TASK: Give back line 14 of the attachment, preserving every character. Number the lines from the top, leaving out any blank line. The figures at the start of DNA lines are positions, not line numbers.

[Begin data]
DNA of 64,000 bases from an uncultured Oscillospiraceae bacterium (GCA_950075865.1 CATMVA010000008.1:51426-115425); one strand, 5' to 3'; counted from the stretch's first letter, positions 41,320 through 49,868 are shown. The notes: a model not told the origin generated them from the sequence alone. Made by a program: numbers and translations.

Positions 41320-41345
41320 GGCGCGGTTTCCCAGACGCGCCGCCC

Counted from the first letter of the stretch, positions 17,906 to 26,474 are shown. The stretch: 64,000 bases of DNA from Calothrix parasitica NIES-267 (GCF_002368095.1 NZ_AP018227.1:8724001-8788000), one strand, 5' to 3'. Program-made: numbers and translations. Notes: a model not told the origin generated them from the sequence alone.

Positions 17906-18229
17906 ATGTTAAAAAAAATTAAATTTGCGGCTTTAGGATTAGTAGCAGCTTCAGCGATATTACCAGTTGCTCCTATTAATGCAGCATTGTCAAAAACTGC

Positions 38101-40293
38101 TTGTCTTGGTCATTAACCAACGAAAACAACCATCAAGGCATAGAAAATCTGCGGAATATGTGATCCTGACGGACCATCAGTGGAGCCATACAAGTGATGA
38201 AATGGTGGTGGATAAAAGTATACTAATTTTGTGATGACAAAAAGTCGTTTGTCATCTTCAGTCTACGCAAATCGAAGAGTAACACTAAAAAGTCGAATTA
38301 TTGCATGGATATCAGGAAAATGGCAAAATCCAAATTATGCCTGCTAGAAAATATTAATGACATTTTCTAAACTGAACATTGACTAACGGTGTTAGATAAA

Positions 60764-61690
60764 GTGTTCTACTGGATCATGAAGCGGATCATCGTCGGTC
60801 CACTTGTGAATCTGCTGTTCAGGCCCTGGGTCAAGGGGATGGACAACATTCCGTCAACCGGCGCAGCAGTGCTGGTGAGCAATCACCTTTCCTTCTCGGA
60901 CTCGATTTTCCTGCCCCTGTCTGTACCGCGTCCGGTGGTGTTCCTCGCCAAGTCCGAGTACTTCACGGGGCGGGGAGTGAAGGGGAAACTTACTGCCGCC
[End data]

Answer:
60901 CTCGATTTTCCTGCCCCTGTCTGTACCGCGTCCGGTGGTGTTCCTCGCCAAGTCCGAGTACTTCACGGGGCGGGGAGTGAAGGGGAAACTTACTGCCGCC